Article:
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Aristotle Case

Essay by   •  September 17, 2013  •  Essay  •  292 Words (2 Pages)  •  1,249 Views

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First of all, reading this was hell. But anyways, it seems to me that this is what Aristotle was trying to explain: All movement is caused by some other movement or force. Everything that is capable of moving can move, but will not always move, and everything that is capable of moving also has the potential to be changed into something else. And if things are always being moved or changed by something else moving or changing, then there must be some force behind it all that is eternally moving. He then talks about how thought and desire move without being moved, but they cannot exist without the good or necessity, because one cannot have desires without first having thoughts and opinions which stem from necessity and "the good". Necessity (things that are necessary for being) appears in three different senses: that which oppose natural impulse, that which are needed for "the good", and that which cannot exist as something else. In example: the ability to hold back from hitting someone who made you upset, not littering, and combining an egg cell with a sperm cell to create a baby. All are necessary, but in different senses. And then he said that thought, desire and necessity cannot exist without life, which then creates an endless cycle. But because of what he said before, that all movement is caused by something else moving, this eternal cycle of movement must have been caused by something that is eternally the same. This eternal force, he says, is God, and God is "good".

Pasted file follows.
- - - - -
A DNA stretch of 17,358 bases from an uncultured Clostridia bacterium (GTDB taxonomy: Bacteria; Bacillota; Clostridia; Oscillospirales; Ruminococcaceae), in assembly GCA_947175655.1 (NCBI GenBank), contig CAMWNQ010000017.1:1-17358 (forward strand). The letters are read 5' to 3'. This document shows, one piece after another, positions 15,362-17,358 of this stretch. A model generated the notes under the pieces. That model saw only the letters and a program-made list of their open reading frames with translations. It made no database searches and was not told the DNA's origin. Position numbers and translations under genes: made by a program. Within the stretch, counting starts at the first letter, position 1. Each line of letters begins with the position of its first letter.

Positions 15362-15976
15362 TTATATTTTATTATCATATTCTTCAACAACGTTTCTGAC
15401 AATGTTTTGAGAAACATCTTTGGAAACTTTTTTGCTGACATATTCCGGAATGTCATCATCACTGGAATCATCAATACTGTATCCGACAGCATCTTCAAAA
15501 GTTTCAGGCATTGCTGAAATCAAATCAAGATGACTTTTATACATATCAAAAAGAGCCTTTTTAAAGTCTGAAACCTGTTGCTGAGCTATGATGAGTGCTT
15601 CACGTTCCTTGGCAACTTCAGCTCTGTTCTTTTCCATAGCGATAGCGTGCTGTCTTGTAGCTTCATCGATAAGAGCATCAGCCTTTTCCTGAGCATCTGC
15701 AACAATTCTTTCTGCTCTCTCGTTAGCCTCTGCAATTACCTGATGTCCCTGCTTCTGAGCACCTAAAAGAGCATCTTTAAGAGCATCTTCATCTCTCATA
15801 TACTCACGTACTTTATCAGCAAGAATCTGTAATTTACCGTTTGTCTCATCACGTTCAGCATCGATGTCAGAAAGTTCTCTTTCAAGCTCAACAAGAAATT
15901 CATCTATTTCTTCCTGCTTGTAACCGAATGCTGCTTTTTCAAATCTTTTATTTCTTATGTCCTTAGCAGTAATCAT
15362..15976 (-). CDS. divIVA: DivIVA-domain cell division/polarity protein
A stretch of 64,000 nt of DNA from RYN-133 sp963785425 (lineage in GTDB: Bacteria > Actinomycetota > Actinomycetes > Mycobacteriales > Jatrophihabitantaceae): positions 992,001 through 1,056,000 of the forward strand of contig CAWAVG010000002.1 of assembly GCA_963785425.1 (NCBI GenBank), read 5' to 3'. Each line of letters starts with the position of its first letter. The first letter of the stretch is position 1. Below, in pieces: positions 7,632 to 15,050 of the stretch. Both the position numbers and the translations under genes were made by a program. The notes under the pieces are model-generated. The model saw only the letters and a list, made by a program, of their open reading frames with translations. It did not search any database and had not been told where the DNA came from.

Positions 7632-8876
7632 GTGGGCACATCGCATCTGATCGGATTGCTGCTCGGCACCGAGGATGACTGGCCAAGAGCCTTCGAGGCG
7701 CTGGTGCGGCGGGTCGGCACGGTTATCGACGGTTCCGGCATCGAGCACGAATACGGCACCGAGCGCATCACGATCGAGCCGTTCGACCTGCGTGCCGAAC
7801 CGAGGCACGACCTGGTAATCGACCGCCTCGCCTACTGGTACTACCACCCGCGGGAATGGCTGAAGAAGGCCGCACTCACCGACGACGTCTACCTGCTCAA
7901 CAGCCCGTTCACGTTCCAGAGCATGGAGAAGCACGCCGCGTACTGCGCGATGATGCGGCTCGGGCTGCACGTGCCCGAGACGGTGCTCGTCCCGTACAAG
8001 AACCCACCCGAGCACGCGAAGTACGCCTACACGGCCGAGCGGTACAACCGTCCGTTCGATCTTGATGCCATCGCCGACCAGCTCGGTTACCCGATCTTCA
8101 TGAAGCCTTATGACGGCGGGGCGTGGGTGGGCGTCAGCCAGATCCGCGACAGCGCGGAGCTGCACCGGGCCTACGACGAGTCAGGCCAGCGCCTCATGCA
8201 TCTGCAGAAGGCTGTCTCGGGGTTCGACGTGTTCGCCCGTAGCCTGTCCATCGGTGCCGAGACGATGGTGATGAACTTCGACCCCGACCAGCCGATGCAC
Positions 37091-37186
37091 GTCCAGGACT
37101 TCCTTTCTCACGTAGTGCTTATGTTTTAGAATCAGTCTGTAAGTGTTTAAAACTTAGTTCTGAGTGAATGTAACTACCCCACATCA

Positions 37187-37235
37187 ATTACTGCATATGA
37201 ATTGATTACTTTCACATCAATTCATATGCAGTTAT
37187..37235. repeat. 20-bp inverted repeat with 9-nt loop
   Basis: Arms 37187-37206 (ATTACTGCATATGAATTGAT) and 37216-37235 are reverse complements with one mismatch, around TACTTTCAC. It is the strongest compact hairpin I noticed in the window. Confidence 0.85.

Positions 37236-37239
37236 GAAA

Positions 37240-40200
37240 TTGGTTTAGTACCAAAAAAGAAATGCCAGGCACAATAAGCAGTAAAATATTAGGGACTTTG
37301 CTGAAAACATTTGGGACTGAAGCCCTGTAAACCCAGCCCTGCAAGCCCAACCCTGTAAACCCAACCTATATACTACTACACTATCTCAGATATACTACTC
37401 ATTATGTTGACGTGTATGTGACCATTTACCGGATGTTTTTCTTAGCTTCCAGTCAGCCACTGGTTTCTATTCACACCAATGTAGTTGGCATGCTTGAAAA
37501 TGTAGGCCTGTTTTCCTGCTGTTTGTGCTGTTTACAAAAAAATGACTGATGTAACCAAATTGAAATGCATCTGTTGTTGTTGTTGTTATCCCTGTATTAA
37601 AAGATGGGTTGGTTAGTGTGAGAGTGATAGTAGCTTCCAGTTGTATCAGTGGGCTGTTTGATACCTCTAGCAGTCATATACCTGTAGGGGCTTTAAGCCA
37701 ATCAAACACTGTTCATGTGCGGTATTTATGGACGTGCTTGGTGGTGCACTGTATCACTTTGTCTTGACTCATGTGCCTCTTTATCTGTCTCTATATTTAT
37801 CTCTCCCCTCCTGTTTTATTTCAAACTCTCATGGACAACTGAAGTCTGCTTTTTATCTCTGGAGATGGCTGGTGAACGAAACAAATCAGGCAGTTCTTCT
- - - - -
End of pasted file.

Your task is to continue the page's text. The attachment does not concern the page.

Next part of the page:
So what I think Aristotle is basically trying to explain is that everything moves in a constant cycle of cause and effect, and the initial cause for the continuous cycle is God.



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